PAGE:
FIG. 1 provides an overview of the Simplified Message Desk Interface (SMDI) system 2 disclosed herein. The SMDI system includes an adjunct SMDI processor 4 which is used as an interface between voice messaging computers 6a, 6b, and 6c and telephone company central office facilities 8a, 8b, and 8c. Adjunct SMDI processor 4 is referred to elsewhere herein as the "MetroLink.SM." system.

Central office facilities 8a, 8b, and 8c may, for example, include 1AESS™ Generic 7 equipment 8a (manufactured by American Telephone and Telegraph Company, AT&T), 5ESS™ Generic 4 equipment 8b (also manufactured by AT&T), and/or DMS100™ Generic BCS26 equipment 8c (manufactured by Northern Telecom, Inc). It will of course be apparent to those of skill in the art that the above listed devices are merely exemplary of the devices which may be used herein. MetroLink system 4 is connected to telephone central office facilities 8a, 8b, and 8c via public links 12a, 12b, and 12c, such as a 4 line data link extended via a 3002 private wire line facility. Customer links 14 may optionally be provided and would be dedicated lines for an individual customer.

Voice messaging computers 6a, 6b, and 6c are connected to the adjunct SMDI processor 4 via composite links 10a, 10b, and 10c. Voice messaging computers 6a-c may, for example, be an Octel Aspen system or other similar system. Composite links 10a, 10b, and 10c are of the type known to those of skill in the art and may, for example, be standard SMDI links.

The SMDI adjunct processor includes a digital computer 5 of the type readily known to those of skill in the art. An IBM AT or AT-compatible computer may, for example, be utilized, although it will be readily apparent to those of skill in the art that a wide variety of digital computers could be utilized without departing from the spirit of the invention herein. The AT computer is provided with a PC card and appropriate software for performing the above-described functions. An RS232 link such as an ARNET™ SMARTPORT™ (not shown) may serve as an interface between processor 4 and customer/public links 14 and 12.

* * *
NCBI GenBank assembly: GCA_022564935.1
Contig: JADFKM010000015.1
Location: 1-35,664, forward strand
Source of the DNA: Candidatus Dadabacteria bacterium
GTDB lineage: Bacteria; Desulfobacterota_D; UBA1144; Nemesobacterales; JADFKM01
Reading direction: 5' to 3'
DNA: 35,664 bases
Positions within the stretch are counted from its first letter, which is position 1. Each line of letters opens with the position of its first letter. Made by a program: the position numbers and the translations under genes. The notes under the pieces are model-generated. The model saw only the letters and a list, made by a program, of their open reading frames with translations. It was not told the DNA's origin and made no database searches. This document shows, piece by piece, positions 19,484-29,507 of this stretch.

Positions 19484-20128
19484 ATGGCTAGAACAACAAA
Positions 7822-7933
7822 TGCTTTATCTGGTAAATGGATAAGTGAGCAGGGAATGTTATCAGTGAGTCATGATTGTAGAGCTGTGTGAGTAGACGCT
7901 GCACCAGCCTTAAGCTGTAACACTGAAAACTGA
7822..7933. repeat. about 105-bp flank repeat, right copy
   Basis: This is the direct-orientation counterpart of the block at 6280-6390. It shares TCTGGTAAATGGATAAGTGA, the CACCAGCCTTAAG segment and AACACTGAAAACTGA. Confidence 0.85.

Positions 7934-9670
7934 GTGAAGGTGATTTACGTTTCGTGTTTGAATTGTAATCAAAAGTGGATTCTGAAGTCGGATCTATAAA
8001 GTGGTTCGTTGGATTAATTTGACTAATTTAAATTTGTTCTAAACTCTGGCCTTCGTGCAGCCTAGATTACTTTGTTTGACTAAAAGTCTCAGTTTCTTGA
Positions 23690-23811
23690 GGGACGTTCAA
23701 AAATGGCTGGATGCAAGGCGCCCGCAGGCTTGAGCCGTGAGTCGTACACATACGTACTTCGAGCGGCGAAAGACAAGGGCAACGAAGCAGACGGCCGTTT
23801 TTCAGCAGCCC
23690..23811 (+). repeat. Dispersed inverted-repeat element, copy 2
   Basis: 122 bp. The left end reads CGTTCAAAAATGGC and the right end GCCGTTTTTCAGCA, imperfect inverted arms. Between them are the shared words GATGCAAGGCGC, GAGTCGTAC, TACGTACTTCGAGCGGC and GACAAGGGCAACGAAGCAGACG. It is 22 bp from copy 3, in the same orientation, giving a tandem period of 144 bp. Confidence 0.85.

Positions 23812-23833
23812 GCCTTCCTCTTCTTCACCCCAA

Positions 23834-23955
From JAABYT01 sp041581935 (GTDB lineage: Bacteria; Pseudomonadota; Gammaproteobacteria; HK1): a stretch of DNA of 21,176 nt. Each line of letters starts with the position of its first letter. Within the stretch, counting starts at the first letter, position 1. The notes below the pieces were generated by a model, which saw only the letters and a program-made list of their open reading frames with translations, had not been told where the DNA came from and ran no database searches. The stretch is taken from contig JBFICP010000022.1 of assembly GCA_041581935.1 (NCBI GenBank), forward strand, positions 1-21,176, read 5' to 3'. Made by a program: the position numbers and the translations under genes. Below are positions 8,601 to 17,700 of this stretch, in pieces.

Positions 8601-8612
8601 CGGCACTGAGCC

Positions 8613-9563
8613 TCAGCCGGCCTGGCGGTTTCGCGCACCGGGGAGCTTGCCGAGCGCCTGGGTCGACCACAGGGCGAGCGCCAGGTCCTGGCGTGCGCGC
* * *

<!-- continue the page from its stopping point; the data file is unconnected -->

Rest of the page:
In operation, a service provider with a MetroLink system 4 subscribes to customer links 14 and public links 12a, 12b, and 12c, which are generally provided by a telephone company. Customers are associated with voice messaging computers 6a, 6b, and 6c and may forward calls to an SMDI pilot number when they desire their calls to be answered by the service provider. Calls may also be forwarded to the service provider when the customer's line is busy, or when it is not answered after a preset number of rings. The service provider may activate a stuttered dial tone on the line of the customer to indicate that a message is waiting. MetroLink system 4 provides economies for customers by connecting several SMDI telephone services (even those in different cities) to a single service provider.

Continuous monitoring of the system 2 is also provided. If an error condition is detected, the "symptoms" are analyzed and a recovery attempt is made. If recovery is not possible, an appropriate alarm is set. In either event, an entry is made in a system log file for future analysis.

When data are presented to a serial port interface of the MetroLink processor the data are analyzed and checked for correct format and content. If the data are incorrect, an alarm is set and the entry is made into the system log file. In addition, the SMDI data links are continuously analyzed for loss of a carrier. Should a carrier be lost, the system major alarm is set and a log file entry is made.